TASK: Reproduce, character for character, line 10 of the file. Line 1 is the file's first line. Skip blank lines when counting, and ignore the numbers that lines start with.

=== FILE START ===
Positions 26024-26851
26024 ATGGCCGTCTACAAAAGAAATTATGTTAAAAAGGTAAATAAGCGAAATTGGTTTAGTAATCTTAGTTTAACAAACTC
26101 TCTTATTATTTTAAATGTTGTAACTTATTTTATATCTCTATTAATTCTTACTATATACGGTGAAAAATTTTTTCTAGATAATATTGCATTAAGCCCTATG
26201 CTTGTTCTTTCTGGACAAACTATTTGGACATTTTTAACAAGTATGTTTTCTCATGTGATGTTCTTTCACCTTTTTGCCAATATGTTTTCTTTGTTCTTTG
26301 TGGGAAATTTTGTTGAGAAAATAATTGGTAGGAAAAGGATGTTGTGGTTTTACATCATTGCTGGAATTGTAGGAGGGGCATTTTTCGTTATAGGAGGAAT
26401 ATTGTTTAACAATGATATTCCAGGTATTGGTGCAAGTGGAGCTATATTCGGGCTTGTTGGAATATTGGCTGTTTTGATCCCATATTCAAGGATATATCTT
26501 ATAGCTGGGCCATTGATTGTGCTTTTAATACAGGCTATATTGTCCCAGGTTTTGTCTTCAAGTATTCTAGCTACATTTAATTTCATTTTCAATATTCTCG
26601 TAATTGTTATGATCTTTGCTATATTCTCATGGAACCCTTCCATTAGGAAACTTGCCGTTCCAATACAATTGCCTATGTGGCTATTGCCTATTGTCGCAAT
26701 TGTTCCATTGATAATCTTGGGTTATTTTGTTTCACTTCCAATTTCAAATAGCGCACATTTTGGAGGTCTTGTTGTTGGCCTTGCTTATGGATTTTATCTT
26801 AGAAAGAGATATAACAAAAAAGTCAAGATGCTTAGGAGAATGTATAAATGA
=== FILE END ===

26801 AGAAAGAGATATAACAAAAAAGTCAAGATGCTTAGGAGAATGTATAAATGA